April 28, 2014 Updated: April 29, 2014 at 7:58 am
Kylie Cleary was running by herself with a clear view of the goal, and she knew she wouldn't be lonely for long.
So she started shouting.
"Emily, Emily, ball, ball!"
She was shouting at her St. Mary's teammate Emily Loof, who was surrounded by a swarm of Fountain Valley defenders. This swarming is understandable. Loof has scored 90 career goals for the Pirates.
Loof heard the familiar voice in the near distance and directed an expertly placed pass to Cleary's left foot.
Boom. Cleary launched a rocket into the right corner, ending a sensational high school soccer game.
"I knew she was wide open," Loof said. "It was the easiest decision in the world."
St. Mary's (12-1) defeated Fountain Valley 3-2 in overtime to win its seventh straight 3A Region I title. This drama arrived after the Pirates had outscored opponents 91-6 heading into the deciding game.
"Adversity is a good thing," St. Mary's coach Gregg Braha told his players immediately after the game.
He's right. The Pirates needed a test as they prepare for the state playoffs.
And Fountain Valley's Danes certainly delivered that test on their home field.
Players had to contend with a vigorous, icy north wind, which blew tumbleweeds on the field and made scoring on the north goal about as likely as sneaking a shot past German legend Oliver Kahn in his prime. Fountain Valley coach Byron Dacy defended the south goal during the first half and hoped his team would remain within sight of the Pirates.
The Danes managed to keep close, surrendering only a left-footed goal by Loof. With the winds at their back in the second half, the Danes nearly delivered a minor upset. Claire Hamilton scored on a courageous header to tie the score, and McKenna Monk walloped a 30-yard free kick to the back of the net for the lead. Hamilton and Monk combined have 41 goals this season.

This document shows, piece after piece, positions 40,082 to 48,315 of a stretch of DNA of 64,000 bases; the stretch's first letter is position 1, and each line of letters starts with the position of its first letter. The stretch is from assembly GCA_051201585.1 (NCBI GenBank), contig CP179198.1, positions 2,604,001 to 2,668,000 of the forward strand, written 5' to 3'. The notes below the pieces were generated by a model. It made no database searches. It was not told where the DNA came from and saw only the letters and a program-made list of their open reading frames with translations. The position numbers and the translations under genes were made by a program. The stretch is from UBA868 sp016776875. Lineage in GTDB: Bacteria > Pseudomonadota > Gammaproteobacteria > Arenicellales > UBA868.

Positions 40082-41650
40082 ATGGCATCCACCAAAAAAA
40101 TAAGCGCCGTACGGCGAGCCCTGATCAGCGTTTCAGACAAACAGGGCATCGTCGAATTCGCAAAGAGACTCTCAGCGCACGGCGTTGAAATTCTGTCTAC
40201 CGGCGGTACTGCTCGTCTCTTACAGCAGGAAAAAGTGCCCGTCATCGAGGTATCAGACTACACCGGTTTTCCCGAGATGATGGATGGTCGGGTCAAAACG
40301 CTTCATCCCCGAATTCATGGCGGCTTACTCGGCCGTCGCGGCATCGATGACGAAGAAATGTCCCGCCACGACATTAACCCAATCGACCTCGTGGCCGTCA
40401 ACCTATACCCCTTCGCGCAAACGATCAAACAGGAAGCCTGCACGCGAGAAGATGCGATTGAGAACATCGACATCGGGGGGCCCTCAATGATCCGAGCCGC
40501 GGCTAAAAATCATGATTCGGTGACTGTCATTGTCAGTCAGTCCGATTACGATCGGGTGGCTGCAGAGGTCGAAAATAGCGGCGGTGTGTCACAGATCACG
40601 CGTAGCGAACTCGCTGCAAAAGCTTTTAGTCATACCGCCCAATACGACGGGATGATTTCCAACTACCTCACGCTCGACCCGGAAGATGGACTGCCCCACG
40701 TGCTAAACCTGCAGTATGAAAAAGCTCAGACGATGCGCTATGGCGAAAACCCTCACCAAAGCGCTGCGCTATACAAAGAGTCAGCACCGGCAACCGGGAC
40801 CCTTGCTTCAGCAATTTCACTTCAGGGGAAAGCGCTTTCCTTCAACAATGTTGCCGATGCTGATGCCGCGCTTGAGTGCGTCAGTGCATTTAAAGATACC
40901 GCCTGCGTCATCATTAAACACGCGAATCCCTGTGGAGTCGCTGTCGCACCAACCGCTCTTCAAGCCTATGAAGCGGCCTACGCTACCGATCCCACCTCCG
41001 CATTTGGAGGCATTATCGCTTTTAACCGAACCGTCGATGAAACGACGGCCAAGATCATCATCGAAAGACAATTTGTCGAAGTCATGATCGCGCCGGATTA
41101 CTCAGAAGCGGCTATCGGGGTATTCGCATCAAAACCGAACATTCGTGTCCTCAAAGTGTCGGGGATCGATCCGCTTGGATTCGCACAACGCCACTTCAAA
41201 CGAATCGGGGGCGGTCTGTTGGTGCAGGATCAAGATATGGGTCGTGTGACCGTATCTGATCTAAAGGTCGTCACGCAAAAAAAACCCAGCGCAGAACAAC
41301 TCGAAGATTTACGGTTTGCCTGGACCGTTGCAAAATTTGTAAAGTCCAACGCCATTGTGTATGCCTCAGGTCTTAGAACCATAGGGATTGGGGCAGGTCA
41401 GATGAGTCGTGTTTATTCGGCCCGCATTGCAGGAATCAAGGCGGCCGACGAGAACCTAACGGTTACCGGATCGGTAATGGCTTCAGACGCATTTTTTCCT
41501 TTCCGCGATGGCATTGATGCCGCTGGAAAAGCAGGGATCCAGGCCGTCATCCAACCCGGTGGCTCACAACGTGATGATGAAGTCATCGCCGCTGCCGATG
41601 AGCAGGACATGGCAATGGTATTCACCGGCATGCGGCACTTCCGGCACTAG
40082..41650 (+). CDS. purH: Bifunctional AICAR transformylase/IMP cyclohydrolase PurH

This left the Pirates with a formidable task. They trailed 2-1 heading into the final minutes, and they were dribbling into that vicious north wind.
Braha already knew what he would do if the Pirates fell behind. He ordered defender Michelle Moure to move freely into the offensive attack. This strategy pushed the Pirates to a come-from-behind victory over Frontier Academy on April 12.
The strategy worked. Moure sneaked into the middle of the Danes' defense and delivered a 17-yard left-footed shot into the goal.
"Michelle can make the ball do whatever she wants it to do," Braha said.
"An amazing shot, considering she's a defender," Cleary said in admiration.
Moure's goal deflated the Danes, who had been minutes away from the title.
"We just ran out of gas a little at the end," Dacy said.
Don't be surprised if the Danes and Pirates tangle again deep in the state playoffs. The Danes (10-3) are youthful, but athletic and determined and physical. Bodies were flying during the entire game. This is a fierce, if friendly, rivalry.
Both teams had rampaged through most of their schedules, annihilating opponents on their journey. The rampaging ended on a windy afternoon as two evenly matched teams did battle.
Loof smiled in agreement when Braha talked about the wonders of adversity.
"I like it, if you ask me," she said.
That's good news. Plenty of adversity awaits the Pirates in the state tournament.